The American Pharmacists Association, American Society of Health-System Pharmacists, and National Association of Boards of Pharmacy (NABP) partnered to form CPPA in 2012. In its earlier days, CPPA grew quickly through its partnership with a retail-based pharmacy organization, Kloud Script.
In 1999, NABP also created a VIPPS program/accreditation. This program was launched to help safe and legitimate pharmacies with an internet presence stand out against rogue websites. This is not a specialty-focused program, however, as many specialty pharmacies are pursuing this additional distinction.
This program verifies the internet legitimacy of pharmacies; however, it also has numerous pharmacy specific operational requirements that are unique from other accreditations. Some specialty pharmacies are also pursuing the NABP’s Verified-Accredited Wholesale Distributors (VAWD) accreditation. This accreditation is recognized by 24 US states. VAWD primarily focuses on wholesaler and drug storage standards.
The Joint Commission accreditation has also become increasingly popular within pharmacy, partially due to its status as a deeming authority. The Joint Commission is widely-recognized because of its popularity and necessity for hospitals.
This entity accredits many different types of health care entities including hospitals, physician offices, nursing homes, office-based surgery centers, behavioral health treatment facilities, and providers of home care services. Similar to VIPPS, this accreditation is not “specialty” pharmacy specific, but The Joint Commission is working on launching a specialty specific accreditation.
Some accrediting organizations are now pursuing new distinctions within specialty pharmacy. For example, ACHC currently has distinctions in nutrition support, hazardous drug handling, palliative care, infectious disease related to HIV, oncology, and behavioral health.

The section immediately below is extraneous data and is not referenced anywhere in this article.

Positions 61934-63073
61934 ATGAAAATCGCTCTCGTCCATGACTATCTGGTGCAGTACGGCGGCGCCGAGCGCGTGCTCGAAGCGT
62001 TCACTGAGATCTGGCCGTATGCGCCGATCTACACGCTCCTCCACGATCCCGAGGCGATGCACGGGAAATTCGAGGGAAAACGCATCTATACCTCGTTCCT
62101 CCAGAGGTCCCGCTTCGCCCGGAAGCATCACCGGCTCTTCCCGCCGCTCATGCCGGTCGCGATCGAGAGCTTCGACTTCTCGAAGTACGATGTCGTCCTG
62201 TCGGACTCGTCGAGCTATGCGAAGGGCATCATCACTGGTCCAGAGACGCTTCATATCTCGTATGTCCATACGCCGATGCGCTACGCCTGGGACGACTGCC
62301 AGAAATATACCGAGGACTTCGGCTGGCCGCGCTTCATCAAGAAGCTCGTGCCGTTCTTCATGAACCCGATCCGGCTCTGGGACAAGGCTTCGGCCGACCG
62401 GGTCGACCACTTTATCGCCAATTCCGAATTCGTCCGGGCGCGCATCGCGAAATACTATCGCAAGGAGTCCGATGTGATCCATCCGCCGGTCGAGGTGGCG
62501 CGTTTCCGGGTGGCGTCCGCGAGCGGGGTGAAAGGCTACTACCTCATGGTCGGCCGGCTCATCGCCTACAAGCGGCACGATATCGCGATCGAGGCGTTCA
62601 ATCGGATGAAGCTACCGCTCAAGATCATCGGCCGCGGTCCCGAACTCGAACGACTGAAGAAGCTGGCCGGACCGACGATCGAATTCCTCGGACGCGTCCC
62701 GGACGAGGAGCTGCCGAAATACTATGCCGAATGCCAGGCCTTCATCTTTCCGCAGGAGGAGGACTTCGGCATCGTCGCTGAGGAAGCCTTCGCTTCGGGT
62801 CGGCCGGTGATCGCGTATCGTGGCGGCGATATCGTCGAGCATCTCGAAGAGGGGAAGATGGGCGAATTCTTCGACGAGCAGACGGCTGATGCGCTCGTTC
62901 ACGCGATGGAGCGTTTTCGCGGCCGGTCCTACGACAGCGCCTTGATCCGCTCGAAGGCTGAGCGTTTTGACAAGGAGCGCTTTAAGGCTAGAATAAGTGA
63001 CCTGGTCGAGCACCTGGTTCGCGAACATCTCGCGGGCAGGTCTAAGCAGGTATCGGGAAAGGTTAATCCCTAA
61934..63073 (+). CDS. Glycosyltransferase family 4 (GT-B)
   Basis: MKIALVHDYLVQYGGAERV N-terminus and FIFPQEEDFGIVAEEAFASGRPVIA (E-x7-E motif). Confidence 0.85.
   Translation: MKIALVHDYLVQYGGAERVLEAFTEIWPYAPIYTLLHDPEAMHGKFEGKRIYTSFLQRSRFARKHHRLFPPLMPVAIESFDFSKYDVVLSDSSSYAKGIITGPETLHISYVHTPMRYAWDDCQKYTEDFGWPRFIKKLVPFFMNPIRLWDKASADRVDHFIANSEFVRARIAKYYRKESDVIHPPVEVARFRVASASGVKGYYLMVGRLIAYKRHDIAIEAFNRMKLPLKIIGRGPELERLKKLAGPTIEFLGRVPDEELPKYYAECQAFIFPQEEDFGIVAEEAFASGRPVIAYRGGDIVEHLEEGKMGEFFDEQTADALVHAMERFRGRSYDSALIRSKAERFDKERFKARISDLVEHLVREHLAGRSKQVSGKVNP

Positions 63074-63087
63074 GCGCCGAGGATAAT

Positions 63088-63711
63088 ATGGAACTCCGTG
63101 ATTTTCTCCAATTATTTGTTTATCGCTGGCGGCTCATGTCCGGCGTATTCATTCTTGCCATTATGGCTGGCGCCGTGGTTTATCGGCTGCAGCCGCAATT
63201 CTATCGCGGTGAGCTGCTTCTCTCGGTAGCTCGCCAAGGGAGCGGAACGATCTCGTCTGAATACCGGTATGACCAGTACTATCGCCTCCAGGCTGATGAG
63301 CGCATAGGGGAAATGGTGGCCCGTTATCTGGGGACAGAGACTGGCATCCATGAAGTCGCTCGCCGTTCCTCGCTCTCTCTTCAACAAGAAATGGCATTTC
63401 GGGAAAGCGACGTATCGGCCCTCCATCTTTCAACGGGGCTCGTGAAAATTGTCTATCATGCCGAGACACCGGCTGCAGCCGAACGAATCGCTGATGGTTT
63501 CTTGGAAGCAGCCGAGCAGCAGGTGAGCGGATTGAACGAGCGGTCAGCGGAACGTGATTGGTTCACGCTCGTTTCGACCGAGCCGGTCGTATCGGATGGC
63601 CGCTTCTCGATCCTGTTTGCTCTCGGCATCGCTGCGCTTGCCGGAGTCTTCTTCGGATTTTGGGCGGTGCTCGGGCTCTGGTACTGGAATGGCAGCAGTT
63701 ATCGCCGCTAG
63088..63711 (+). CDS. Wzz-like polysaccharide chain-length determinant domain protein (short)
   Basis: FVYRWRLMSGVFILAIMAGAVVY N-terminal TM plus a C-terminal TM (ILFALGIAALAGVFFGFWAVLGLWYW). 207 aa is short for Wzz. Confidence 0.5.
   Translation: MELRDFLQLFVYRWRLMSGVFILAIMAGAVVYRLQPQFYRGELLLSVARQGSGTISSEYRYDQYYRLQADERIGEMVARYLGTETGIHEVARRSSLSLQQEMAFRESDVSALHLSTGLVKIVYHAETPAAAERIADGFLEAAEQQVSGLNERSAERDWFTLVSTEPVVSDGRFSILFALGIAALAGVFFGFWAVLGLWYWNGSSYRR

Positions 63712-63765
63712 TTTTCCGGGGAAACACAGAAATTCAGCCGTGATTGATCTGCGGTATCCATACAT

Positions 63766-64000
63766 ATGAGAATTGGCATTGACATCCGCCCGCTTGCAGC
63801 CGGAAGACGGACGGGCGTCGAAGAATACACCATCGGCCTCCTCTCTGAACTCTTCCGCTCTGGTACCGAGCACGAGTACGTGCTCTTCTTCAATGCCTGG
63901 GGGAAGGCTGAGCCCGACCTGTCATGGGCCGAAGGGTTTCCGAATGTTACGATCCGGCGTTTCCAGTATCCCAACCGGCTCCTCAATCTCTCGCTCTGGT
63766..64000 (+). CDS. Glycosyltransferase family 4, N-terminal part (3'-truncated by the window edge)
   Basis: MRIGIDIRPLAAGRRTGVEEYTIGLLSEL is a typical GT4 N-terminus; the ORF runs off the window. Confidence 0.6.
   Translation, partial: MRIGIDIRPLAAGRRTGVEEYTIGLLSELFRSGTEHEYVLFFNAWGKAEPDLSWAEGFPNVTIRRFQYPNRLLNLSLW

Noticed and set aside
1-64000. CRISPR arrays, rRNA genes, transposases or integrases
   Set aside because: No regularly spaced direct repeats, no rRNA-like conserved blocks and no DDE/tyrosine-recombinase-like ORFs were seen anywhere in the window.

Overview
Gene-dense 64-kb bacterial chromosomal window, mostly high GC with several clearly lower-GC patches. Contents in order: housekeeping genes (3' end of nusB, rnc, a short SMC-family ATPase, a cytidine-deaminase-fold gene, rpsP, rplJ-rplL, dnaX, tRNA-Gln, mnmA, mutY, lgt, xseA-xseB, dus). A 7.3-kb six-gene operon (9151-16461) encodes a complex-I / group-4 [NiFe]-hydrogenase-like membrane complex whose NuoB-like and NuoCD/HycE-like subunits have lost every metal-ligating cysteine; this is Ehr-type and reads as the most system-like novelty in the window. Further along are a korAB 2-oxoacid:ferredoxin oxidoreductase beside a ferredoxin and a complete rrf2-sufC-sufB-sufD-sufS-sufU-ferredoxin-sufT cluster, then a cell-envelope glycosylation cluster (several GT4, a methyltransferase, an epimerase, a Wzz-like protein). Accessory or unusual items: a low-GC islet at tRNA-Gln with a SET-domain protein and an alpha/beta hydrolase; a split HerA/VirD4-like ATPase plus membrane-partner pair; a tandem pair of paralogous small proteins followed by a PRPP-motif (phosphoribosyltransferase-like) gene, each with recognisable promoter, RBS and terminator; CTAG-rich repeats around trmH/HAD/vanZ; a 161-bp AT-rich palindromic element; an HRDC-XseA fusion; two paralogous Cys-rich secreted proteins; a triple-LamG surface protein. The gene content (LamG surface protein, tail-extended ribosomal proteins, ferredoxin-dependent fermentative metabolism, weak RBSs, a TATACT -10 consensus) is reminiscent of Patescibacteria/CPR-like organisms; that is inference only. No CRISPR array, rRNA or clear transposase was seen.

Earlier this year ACHC additionally launched a distinction in rare diseases and orphan drugs. This distinction monitors standards across areas such as specialized training of patients and pharmacy staff, manufacturer collaboration, supply-chain logistics, disaster preparation, risk evaluation and mitigation strategies, adverse event reporting, and analysis of patient outcomes.
Similarly, URAC is in the process of launching a rare disease distinction in 2020. URAC has organized an industry panel to develop these new standards, which includes entities such as PANTHERx Rare Pharmacy, Amber Pharmacy, National Organization for Rare Disorders, and other industry experts.
According to URAC’s press release, “Because of the sporadic nature of rare disease cases, it is challenging for professionals to diagnose, treat, and support people living with these diseases…The FDA drug development pipeline is dominated by orphan and ultra-orphan therapies to treat rare diseases, but a rare disease recognition program will assist in properly delivering these therapies to patients by developing standards for helping patients suffering with these devastating conditions.”
Although there has been great progress in developing new and specific standards for specialty pharmacy accreditation, specialty pharmacy hubs have made less progress with standardizing best practices through accreditation. Specialty pharmacy hubs have become more regularly used and are playing an increasingly important role in the continuum of care.
Hubs are generally used on behalf of a manufacturer to collect all referrals for a specific product and triage these referrals to the appropriate specialty pharmacy. Hubs are now taking on additional responsibilities to ensure a consistent patient experience and, in many cases, performing services that were historically performed at the specialty pharmacy.
Each program is built based on the specific needs of a manufacturer, product, and disease state. However, programs commonly include case management, reimbursement support, co-pay, financial assistance program management, nursing support, health care professional education, patient adherence and education, and noncommercial pharmacy dispensing.